Stories by Kathi Diamant
The first ten days of the Kafka Project Research was pure tour, and & our Travel Director Corky Lang kept a & "Magical Mystery" journal, which he has shared with us. A former San Diegan and theatre producer/production manager now living and working in Chicago, Corky leads tours all over the world. Corky designed, organized and led the first & Magical Mystery Literary History Tour for us this summer. He kept & everything moving smoothly and effortlessly--for us. It's not as easy as it looks. One of the key phrases that Corky was able to repeat in every city we visited began to resonate with all of us by the time we reached Berlin. And here it is: &
Corky Lang, the
A highlight of the Magical Mystery Travel Blog wasthe work of our guest contributors: Glenda Winders' story in
The first objective of the SDSU Kafka Project's Eastern European project was to spread the word, to alert the public and the archival community that 1) Kafka's writings and letters & from the last year of his life are missing, and 2) We are looking for them.
Having successfully infiltrated the party, Kathi finds Susan Parker-Burns and
We've visited the famous
Kafka is a headliner! Franz Kafka is in theinternational news this week. July 3 marked the 125th anniversary of his birth with special events held in his honor in Germany and elsewhere. The following story broke July 8 in
What a week! The 18th
All bus stops list all the S and U station connections. Every station has public transport and local street maps. To figure out which platform to choose, look for the end point on your train line based on where you are and where you want to go, and then you know what platform to choose. For example, the S-1 runs from Wannsee in the south to Oranienburg in the north. So if you are heading in the direction of Wannsee, look for the platform that says Wannsee.
I'm learning a thing or two about blogs. After getting advice from the best and brightest at KPBS, the fact is I can't keep up. Life happens faster than I can write about it. Especially when you are living it in Krakow. The
One chapter has closed and another begun. The
I learned about the Holocaust, concentration camps, and death camps in eighth grade last year, but what they taught us did not bring the emotions felt when I was at that camp. & I knew they had small beds, little food, and horrible conditions, but to see the beds stacked three high and very close together was even worse than I imagined. & When we went into the "bathroom" you saw a long row of "toilets" that were just holes one next to another on a cement slab about one and half feet off of the ground. & To see this was appalling and to try to imagine what it was like to be there with them was dreadful. Schools can try to teach you this but unless you see it, unless you are there, you cannot get a feeling of how they lived. &
Yesterday in Prague we saw the buildings where Kafka lived, went to school and worked. One high point for me was visiting the New Jewish Cemetery in the suburb of Strasnice. In this damp, green, wooded place Kathi stood with one arm around Kafka's tombstone and told us how Dora collapsed on his grave the day of his funeral, & June 11, 1924. In a solemn procession, my friend Martin and I followed our other travel companions in laying stones on the grave for remembrance, as is the custom there.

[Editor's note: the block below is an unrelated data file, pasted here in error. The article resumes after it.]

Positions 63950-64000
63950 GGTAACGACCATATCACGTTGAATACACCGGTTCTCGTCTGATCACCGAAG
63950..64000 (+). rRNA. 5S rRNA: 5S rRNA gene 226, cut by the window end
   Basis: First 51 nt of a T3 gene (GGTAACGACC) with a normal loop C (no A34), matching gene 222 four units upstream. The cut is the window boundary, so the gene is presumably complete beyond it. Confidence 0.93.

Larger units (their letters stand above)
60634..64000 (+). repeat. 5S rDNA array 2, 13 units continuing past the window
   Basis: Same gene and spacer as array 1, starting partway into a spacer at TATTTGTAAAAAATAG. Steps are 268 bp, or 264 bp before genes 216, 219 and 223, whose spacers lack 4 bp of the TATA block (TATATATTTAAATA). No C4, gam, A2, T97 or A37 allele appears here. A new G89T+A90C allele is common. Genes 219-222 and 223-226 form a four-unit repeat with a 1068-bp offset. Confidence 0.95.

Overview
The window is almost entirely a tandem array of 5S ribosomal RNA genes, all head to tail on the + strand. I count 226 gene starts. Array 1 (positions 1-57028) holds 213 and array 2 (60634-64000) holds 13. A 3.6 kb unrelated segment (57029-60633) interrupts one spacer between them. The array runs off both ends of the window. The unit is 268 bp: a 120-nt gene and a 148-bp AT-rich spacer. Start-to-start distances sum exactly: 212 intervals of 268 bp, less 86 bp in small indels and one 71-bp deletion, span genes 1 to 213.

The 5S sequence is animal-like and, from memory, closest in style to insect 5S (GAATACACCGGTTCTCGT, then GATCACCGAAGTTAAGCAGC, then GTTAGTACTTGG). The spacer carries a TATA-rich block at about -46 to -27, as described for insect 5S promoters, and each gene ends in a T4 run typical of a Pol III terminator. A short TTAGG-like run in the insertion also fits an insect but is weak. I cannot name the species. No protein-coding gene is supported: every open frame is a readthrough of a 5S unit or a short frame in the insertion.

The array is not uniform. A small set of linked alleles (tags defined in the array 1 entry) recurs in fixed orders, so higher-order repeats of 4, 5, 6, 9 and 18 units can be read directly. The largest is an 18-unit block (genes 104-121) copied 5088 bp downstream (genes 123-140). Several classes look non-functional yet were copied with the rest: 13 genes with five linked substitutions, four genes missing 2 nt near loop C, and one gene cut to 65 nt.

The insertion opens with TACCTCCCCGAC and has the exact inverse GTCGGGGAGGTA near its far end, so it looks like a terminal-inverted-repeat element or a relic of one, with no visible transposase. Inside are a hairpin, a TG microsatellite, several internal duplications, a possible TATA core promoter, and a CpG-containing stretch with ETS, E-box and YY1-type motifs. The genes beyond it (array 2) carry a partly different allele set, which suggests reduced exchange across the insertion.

Ten years ago I foundedthe Kafka Project at SDSU, andspent four months in Berlin researching Nazi, Gestapo and SED (East German Communist) files. I discovered many treasures andunknown facts about Franz Kafka and Dora Diamant. That first Kafka Project effort in 1998, led to amazing
EarthFair in Balboa Park is the largest free annual environmental fair in the world. Produced by more than 400 volunteers, San Diegos Earth Day observance is celebrating its 19th anniversary on Sunday, April 20 from 10 a.m. to 5 p.m. More than 60,000 visitors attend EarthFair each year to celebrate our home planet and learn ways to sustain it for generations to come.
On the bluffs above the popular surfing spot at Swamis Beach in Encinitas is a special place of beauty, peace and tranquility.
Nestled between Mira Mesa and Rancho Penasquitos is a patch of wilderness filled with more than 500 species of native plants and 175 species of birds, as well as other wildlife.
Inspired by the ancient Spanish myth and legends of Califia, the mythical paradise for which California is named, Queen Califia's Magical Circle was the last major project of internationally acclaimed artist Niki de Saint Phalle, who gave it as a gift to the City of Escondido.
San Diego County has turned blue and purple again, dusted by a blue snowfall, underneath lavender clouds, thanks to more than 12,000 jacaranda trees planted along city and suburban streets
The George White and Anna Gunn Marston House was built over 100 years ago as a private home for San Diego businessman and visionary George W. Marston, whose civic leadership and philanthropy had a lasting impact on San Diego.
San Diego is kite-flying country! Its one of Sunset Magazine's top four places to fly a kite in the West.
The great outdoor Spreckels Organ and Pavilion in the heart of Balboa Park was a gift to the City of San Diego in 1915 from John D. and Adolph B. Spreckels, sons of the sugar millionaire Claus Spreckels. It was designed to be the centerpiece of the 1915-16 Panama-California Exposition. It is still one of the worlds largest outdoor pipe organs, containing 4,518 pipes ranging in length from the size of a pencil to 32 feet.
Just north of downtown San Diego and west of Balboa Park are two historic footbridges spanning San Diegos past and future.
At 1,591 feet, Cowles Mountain is the highest point within the San Diego city limits.